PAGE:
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Updated by Charles Bystock on 04/05/2018


IT infrastructure assessment checklistDeveloping an IT infrastructure assessment checklist is an absolute necessity if you’re considering any type of outsourcing. It’s the only way to assure you’re comparing apples to apples when it comes to potential service delivery solutions and providers, and it’s the only way to assure you’re comparing true total cost of ownership.

But a comprehensive, well-thought-out IT infrastructure assessment checklist also comes in handy as an ongoing business review tool. Incorporating it into your annual planning process will help you stay on your toes, rather than making possibly faulty assumptions about your ongoing capabilities. And at the rate IT technology and practices are changing, you can’t afford to view assessment as a one-time, “we already did that” exercise.

So what should your checklist cover? A lot more than just the physical “stuff” you might associate with IT infrastructure. It has to give you holistic insight into your company’s ability to function electronically. And that means considering both service outputs and costs as well as physical equipment. Get your own IT checklist here for free.


Financial data.

Your checklist should identify IT operations costs for each service area, plus all the other expenses that make up your IT total cost of ownership. That includes expenses that are allocated to non-IT budget lines -- HR, facilities management labor and overhead, etc. -- as well as indirect costs such as data center and other facilities costs, depreciation and amortization. Think broadly, and don’t omit anything.


Hardware and software.

List what you now have in the way of equipment and related storage and computing capacity as well as enterprise or third-party applications you’re currently using. How old are your legacy systems?


Cultural “specifications.”

Your IT infrastructure assessment checklist should consider specific internal issues or desires that affect the way you use IT or potential sourcing decisions.

Remember that service quality issues such as availability and reliability have an intangible effect beyond what you can quantify. They have the power to create and maintain a positive attitude among employees and also clients and customers that interact with you electronically. Customer-centric considerations are ever more important to build satisfaction and loyalty in today’s unpredictable economy.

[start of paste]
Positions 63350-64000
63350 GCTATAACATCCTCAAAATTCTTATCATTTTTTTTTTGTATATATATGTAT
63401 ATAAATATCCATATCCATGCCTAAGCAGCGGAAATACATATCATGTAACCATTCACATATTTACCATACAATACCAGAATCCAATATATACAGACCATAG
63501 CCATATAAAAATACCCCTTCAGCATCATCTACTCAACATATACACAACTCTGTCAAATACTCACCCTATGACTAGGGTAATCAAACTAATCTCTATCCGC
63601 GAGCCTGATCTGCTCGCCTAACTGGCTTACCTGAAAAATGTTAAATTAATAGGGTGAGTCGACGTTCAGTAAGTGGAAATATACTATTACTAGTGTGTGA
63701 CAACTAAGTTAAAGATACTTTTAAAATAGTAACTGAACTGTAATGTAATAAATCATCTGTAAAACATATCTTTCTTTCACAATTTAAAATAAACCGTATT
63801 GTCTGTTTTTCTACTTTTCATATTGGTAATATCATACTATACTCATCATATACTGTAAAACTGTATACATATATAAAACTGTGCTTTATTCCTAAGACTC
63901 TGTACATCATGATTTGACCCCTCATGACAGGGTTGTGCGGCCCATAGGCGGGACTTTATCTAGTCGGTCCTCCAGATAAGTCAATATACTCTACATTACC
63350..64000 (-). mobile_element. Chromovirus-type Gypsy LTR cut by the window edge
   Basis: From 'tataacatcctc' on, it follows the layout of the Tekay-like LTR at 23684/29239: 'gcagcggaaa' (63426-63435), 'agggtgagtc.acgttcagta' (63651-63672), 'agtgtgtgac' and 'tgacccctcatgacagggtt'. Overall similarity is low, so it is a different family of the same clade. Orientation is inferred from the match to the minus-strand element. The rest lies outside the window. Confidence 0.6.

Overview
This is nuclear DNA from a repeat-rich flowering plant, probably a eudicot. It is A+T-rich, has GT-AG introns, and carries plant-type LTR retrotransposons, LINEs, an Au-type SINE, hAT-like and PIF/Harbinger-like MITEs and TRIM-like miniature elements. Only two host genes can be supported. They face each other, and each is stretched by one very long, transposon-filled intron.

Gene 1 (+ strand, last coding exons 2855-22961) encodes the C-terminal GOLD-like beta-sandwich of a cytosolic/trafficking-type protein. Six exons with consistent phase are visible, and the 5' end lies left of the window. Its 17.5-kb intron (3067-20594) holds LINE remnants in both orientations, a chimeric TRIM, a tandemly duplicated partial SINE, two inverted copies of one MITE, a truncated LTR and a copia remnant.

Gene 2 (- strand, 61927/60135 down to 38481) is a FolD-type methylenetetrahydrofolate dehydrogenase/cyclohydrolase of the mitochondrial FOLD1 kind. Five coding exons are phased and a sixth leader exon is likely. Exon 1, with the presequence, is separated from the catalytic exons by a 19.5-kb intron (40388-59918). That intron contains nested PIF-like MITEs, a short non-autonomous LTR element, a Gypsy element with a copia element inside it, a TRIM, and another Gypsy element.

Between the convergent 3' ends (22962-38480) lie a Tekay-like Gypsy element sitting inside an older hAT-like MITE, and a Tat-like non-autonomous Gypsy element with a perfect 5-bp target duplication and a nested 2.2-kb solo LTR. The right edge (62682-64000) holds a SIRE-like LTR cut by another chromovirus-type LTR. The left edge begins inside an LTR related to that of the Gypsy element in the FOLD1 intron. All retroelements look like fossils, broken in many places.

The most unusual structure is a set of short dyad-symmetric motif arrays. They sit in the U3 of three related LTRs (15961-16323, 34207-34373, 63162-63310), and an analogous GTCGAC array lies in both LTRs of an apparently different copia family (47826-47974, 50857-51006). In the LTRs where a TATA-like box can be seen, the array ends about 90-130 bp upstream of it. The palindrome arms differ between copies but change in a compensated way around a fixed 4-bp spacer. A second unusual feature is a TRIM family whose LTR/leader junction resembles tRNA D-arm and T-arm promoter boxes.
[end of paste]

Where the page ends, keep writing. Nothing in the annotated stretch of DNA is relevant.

List your current staff and their status – who’s about to retire, etc. Are you short on key skills? Are you already having hiring troubles?



List what you’re currently doing well and what services you currently deliver, but not well.

What do you need now but aren’t able to provide? What will you need to meet future goals that you don’t currently have? List what’s needed to implement specific new initiatives and also what you’ll need to give your organization a functional cushion – some “competitive leeway,” if you will. Think flexibility and scalability.

If you’re considering widespread internal or outsourcing-based transformation or even comparatively smaller changes, what will you need to effect a smooth, cost-effective transition?



Your IT infrastructure assessment checklist should address current policies and procedures. Do yours support appropriate levels of security as well as agile decision-making? Are you prepared to incorporate new technologies and practices, for instance the growing prevalence of all types of mobile devices and the challenges brought about by increasing employee preference for BYOD? List each of these specific challenges your enterprise faces. (Get your own IT checklist here for free).


Risk management.

How exposed are you right now, both physical facilities and/or data? Is your disaster recovery plan adequate to meet compliance regulations and assure you can maintain or quickly restore continuity if something catastrophic happens?


Corporate goals and short-term implementation benchmarks.

While these aren’t actually part of your IT infrastructure assessment checklist, they comprise the necessary companion piece. You cannot evaluate and diagnose anything without benchmarks, and your assessment will only be effective if it considers both “what we have” and “what’s the effect of that on our organization?”

The more thorough you are developing your assessment checklist, the more valuable it will be.

Photo credit: PNASH via Flick